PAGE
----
Solar Orbiter first results published in a special issue of Astronomy & Astrophysics

On December 14, 2021, Astronomy & Astrophysics (A&A) published a special issue dedicated to the first results of the ESA space mission Solar Orbiter. Solar Orbiter was launched in February 2020, and has recently completed its cruise phase, approaching the Sun as close as about 0.5 astronomical units (half the Sun-Earth distance). It is equipped with 6 remote sensing and imaging instruments and 4 in-situ particles and fields probes, aiming at addressing several open questions on the way the Sun and the heliosphere work. 

The A&A special issue includes 56 scientific articles that use measurements from all instruments onboard the spacecraft, spanning from the observation and modeling of solar picoflares in the lower corona, to the turbulent properties of the solar wind. ISTP researchers have co-authored 8 of the articles. In these works, they addressed, for example, the interplay between turbulence and electromagnetic waves in the solar wind plasma, the structure of the Venusian magnetosphere, the expansion of a coronal mass ejection, and the microscopic properties of proton velocity distributions.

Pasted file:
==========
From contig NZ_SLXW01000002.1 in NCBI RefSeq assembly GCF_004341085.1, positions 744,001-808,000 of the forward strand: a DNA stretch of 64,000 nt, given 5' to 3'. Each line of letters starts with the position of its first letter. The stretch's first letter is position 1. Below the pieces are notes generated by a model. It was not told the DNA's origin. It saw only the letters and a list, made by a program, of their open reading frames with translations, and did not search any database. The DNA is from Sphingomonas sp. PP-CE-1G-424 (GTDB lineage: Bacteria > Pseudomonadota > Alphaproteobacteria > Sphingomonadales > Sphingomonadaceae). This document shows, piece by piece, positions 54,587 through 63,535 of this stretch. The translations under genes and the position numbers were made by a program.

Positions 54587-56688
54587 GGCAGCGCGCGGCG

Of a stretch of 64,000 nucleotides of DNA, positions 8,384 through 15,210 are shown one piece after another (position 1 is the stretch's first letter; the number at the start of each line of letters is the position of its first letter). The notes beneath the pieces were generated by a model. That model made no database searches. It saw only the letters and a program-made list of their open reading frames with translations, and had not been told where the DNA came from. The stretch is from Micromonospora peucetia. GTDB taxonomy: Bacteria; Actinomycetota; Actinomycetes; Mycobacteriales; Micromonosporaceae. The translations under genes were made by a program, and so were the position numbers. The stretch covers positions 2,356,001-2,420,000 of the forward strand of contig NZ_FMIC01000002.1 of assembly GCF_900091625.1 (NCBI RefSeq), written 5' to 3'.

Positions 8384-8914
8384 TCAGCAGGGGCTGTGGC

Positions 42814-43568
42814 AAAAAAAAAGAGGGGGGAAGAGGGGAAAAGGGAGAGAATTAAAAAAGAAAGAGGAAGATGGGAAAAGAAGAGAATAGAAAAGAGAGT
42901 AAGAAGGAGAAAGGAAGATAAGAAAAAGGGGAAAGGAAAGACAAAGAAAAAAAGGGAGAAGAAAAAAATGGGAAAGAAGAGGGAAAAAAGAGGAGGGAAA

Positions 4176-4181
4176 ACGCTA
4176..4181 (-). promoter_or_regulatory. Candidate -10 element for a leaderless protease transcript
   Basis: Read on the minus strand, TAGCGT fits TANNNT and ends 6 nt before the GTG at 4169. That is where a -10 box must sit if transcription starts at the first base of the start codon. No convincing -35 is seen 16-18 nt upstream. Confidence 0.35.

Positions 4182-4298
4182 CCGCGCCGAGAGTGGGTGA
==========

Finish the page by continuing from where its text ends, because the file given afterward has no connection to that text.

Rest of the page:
Solar Orbiter is now in its science phase, with all its instruments working, and will reach 0.28 au in about one year. The synergy of remote and in-situ instrumentation will provide the scientists with an unprecedented set of measurements to directly approach the effects of the solar activity on the interplanetary space.

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